The huge benefit to allowing ourselves to fully experience our uncomfortable, unfamiliar, or unpleasant feelings is that ALL of our feelings become more accessible. When you experience your own integrity, where you are not hiding, covering up, or showing off your emotions, you feel yourself more solidly on the ground, and more real in your body. And that’s what life is about…being here, in this body, in this moment, right now.
You are a human being. You have a whole range of feelings as your birthright. Don’t live your life halfway: feel them all!
Positive thinking is fine. There is nothing inherently bad about it. Usually when people refer to thinking positively, they are actually experiencing unpleasant thoughts….thoughts that might create imaginary catastrophes, thoughts of criticism or judgment, or just overt pessimism. Those thoughts generally don’t lead to better outcomes, so people want to change them. And that’s okay.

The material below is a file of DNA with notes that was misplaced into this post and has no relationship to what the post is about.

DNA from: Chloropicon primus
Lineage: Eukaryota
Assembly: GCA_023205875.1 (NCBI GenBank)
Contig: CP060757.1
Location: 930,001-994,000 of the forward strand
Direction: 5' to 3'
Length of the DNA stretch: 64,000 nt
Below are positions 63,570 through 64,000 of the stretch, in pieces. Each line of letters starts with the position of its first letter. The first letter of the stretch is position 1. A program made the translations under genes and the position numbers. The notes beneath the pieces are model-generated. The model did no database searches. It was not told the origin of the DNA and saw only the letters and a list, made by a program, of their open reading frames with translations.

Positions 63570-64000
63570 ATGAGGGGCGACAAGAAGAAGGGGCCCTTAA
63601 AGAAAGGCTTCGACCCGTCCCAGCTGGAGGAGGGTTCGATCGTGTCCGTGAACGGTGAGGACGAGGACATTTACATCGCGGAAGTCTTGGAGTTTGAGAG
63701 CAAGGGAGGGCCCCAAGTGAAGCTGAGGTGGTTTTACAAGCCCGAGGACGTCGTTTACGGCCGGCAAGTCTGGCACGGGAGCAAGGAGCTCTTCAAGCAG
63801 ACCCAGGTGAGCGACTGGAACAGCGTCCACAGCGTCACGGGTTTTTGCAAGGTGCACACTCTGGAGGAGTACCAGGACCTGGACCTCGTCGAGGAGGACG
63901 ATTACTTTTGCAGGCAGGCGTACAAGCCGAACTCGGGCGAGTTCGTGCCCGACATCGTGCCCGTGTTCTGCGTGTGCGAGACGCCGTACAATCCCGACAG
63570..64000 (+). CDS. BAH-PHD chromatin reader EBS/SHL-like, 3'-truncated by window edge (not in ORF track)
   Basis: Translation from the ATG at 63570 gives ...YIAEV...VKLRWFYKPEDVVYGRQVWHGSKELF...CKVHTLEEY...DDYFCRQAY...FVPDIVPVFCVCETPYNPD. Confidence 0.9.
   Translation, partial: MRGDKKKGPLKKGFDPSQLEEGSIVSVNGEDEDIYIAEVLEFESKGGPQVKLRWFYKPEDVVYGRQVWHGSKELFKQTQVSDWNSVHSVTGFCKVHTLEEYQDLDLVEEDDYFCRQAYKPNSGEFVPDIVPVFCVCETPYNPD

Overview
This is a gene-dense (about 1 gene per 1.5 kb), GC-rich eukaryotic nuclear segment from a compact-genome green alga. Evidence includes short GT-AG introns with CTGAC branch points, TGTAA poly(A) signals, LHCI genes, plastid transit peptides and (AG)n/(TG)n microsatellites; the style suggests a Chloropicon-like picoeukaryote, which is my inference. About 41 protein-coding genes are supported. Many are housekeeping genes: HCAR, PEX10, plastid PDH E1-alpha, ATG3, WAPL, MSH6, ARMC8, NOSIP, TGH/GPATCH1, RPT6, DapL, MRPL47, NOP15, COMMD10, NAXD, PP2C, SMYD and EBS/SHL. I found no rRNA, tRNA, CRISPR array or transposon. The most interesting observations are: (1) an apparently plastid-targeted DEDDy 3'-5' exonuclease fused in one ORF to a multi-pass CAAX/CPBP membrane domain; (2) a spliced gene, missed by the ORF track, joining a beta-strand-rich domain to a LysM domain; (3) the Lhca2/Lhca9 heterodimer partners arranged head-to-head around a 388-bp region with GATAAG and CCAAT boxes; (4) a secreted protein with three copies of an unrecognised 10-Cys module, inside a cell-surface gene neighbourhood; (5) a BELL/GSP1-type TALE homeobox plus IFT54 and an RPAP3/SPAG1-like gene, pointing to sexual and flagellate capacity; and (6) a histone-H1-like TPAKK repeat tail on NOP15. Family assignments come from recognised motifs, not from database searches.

If all it took to recover from traumatic stress was positive thinking, we’d probably all be just fine. And therapists like me might have a lot less to do at work.
There is a lot that happens in our thinking. And there is also a lot that happens in our minds apart from our conscious, word-based thoughts. That’s where the over-simplification of “positive thinking” starts to fall apart.